• Poses a minimal risk to the victim and public safety
  • Is vague and indirect
  • Information is inconsistent, implausible or lacks detail
  • Lacks realism
  • Content suggests person is unlikely to carry out the threat

Medium Level of Threat

  • Could be carried out, although it may not appear entirely realistic
  • More direct and more concrete than a low level threat
  • Wording suggests the individual has given some thought to how the act will be carried out
  • Includes a general indication of place and time but signs still fall well short of a detailed plan
  • No strong indication that the individual has taken preparatory steps
  • Statements seek to convey that the threat is not empty: "I'm serious!" or "I really mean this!"

High Level of Threat

  • Direct, specific, and plausible
  • Appears to pose imminent and serious danger to safety of others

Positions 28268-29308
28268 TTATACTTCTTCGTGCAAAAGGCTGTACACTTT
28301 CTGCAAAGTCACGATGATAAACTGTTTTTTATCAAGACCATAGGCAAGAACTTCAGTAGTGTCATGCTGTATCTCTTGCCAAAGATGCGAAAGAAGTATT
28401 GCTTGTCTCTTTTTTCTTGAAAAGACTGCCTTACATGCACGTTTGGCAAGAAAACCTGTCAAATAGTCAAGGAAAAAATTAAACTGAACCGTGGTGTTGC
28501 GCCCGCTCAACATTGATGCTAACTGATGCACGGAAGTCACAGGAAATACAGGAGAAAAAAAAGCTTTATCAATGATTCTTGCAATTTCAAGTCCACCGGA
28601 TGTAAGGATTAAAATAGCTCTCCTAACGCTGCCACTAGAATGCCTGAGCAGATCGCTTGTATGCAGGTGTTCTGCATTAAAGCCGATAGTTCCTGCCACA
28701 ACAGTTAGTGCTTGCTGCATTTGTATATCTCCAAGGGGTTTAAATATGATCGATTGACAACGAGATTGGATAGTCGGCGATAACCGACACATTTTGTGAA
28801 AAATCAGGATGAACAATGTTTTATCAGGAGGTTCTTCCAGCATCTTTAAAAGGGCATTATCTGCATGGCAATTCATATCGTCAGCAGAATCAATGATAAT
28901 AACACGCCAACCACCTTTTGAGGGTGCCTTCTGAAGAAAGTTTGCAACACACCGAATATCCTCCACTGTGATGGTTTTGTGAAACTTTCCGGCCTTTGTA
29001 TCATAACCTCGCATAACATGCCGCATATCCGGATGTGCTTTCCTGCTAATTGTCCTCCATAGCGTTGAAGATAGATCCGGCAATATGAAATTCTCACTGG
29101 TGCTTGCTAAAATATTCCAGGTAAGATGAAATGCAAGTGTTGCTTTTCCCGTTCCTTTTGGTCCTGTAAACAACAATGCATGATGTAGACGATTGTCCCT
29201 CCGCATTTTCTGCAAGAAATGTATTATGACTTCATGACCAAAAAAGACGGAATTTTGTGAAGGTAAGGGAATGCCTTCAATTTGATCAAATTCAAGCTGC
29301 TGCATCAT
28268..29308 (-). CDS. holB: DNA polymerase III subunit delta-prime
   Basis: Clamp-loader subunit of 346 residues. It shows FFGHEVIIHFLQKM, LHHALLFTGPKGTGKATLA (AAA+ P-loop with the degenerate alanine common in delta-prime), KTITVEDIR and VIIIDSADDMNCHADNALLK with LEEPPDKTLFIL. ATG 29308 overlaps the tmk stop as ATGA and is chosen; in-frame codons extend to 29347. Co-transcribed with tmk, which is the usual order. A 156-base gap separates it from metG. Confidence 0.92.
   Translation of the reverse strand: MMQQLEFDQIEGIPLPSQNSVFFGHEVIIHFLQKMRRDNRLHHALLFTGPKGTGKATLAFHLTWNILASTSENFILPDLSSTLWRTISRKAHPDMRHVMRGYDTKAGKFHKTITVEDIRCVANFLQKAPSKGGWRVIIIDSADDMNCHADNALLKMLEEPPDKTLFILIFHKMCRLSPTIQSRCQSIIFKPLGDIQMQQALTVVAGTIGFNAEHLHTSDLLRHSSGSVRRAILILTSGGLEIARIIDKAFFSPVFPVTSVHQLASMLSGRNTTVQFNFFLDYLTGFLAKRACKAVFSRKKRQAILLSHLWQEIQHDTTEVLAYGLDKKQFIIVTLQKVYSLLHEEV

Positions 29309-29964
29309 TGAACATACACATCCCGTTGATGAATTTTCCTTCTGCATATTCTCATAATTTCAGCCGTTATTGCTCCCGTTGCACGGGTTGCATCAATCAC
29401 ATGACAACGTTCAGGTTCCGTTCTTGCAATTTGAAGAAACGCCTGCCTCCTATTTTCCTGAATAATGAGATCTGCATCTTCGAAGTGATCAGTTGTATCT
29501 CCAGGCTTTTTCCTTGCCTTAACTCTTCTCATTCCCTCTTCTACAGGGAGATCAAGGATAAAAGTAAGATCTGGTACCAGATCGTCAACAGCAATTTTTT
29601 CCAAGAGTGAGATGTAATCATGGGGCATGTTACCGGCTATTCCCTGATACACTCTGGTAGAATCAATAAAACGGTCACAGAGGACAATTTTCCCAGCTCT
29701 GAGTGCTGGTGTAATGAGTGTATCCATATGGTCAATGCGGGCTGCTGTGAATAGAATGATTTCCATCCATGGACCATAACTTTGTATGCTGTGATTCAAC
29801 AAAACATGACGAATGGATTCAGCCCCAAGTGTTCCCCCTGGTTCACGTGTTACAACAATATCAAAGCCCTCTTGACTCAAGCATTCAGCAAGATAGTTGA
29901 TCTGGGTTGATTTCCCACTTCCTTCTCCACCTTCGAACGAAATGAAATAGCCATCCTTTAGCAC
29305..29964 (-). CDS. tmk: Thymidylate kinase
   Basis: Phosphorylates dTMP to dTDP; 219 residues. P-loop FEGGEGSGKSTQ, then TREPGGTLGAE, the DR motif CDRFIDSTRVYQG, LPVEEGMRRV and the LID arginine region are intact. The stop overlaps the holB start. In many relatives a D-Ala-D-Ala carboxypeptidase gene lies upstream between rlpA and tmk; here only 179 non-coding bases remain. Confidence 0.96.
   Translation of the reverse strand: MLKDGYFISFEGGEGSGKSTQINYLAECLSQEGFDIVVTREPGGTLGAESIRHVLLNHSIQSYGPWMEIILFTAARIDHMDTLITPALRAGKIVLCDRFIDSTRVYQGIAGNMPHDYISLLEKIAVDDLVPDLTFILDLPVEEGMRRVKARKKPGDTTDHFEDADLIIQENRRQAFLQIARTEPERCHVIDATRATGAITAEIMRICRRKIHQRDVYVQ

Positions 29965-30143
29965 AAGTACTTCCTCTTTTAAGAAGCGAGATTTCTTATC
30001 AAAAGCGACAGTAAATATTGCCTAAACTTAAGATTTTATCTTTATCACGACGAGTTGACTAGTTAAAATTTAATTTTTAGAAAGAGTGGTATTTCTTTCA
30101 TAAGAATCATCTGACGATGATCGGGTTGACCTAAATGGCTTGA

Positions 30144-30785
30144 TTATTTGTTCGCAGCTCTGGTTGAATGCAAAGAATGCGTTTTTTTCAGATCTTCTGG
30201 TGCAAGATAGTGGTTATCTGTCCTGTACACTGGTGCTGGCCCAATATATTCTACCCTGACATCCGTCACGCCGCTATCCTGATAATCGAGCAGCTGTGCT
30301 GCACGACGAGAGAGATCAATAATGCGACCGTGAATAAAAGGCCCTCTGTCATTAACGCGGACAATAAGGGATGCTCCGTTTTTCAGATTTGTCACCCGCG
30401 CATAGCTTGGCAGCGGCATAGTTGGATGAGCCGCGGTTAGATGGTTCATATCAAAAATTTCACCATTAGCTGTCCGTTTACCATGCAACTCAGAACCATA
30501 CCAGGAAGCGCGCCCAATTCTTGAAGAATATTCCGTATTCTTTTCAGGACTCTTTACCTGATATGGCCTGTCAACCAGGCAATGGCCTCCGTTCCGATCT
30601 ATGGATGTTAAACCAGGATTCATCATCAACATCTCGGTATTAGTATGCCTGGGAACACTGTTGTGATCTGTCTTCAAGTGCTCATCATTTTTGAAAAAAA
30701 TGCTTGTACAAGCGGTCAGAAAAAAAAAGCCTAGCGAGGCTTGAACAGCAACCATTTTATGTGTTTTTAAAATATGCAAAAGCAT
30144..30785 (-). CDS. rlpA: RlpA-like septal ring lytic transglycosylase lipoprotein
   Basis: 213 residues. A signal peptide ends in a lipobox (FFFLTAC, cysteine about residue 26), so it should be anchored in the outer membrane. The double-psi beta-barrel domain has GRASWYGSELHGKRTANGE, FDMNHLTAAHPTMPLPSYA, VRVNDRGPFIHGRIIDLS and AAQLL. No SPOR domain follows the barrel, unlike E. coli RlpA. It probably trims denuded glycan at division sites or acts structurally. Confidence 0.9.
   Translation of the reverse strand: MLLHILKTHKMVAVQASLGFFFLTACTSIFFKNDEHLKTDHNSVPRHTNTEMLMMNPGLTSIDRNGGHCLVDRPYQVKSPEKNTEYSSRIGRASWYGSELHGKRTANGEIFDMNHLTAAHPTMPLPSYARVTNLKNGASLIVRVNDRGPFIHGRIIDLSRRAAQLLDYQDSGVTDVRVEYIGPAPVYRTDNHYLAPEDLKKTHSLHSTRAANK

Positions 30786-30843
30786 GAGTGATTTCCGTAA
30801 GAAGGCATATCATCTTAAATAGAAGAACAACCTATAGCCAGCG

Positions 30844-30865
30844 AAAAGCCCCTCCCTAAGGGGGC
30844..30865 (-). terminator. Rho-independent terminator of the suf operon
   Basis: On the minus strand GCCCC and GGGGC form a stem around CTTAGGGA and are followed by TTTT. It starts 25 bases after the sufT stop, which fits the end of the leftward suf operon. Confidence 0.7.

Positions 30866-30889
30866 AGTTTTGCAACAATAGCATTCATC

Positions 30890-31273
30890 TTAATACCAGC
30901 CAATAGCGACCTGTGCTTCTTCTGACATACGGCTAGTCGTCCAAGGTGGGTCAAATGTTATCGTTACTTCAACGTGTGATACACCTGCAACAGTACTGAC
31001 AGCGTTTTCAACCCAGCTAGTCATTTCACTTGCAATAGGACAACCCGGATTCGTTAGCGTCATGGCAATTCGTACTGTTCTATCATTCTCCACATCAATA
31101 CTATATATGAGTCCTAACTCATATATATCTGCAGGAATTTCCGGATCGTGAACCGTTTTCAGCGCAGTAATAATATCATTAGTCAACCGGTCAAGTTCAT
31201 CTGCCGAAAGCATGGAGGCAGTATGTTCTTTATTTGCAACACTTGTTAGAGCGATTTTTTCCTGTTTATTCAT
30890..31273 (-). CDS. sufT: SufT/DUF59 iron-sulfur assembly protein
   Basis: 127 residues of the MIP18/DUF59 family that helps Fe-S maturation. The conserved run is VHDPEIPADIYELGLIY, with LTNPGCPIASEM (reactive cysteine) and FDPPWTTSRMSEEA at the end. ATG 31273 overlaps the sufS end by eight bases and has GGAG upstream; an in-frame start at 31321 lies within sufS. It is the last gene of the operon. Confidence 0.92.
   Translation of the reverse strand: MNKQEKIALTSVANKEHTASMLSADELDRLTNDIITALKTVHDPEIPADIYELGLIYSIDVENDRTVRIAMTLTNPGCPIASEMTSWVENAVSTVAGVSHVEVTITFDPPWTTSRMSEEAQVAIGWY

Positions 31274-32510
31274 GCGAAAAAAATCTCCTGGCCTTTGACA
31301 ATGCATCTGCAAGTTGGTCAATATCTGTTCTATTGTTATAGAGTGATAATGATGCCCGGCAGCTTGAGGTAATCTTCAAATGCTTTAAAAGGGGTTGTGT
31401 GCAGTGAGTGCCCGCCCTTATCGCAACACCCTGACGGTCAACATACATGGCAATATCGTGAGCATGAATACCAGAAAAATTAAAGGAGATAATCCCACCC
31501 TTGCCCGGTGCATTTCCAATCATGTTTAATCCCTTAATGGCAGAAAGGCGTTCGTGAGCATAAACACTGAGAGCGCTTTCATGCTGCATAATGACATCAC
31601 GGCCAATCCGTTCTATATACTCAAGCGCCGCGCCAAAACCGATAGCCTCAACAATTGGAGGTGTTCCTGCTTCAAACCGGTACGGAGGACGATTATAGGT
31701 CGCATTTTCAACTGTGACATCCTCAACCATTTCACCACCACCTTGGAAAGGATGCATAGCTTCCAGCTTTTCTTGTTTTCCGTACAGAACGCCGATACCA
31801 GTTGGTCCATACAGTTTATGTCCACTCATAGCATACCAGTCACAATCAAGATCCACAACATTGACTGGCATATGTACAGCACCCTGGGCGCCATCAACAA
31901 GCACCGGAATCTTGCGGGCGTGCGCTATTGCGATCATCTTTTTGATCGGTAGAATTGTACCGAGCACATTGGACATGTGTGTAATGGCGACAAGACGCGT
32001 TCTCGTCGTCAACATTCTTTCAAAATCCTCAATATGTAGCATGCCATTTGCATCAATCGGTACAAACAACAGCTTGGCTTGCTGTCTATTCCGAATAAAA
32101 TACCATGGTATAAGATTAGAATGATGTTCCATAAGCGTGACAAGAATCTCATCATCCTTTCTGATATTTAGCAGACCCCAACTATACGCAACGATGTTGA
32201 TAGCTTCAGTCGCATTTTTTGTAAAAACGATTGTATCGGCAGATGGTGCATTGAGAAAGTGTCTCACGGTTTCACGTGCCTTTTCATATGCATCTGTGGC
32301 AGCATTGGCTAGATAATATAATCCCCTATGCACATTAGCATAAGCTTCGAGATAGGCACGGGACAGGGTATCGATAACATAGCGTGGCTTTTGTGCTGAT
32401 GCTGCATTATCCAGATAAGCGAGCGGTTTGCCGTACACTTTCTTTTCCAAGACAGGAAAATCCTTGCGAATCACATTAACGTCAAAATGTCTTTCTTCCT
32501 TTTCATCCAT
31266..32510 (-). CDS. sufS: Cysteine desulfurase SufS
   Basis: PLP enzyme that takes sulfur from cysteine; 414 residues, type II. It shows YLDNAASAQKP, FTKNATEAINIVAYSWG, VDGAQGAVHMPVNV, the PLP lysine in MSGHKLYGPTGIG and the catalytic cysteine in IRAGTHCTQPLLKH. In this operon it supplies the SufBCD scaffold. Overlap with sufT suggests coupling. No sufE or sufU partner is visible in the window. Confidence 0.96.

• Suggests concrete steps have been taken, i.e., stalking or acquisition of a weapon
  • Almost always requires bringing in law enforcement

Consider all factors shaping the student's decision-making and behavior.

Threat assessment done correctly entails a deliberate and focused process for examining all relevant information, such as the student's personal history, relationships at home and school, recent life events, resiliency and coping style, etc. It is important to remember that you probably know less about the potential offender than you think and to try to view information through the student's eyes. The FBI has proposed a Four-Pronged Assessment Model that examines:

1. Personality of the Student

  • Behavioral Characteristics
    • Capacity to cope with stress and conflicts
    • Ways of dealing with anger, humiliation or sadness, disappointments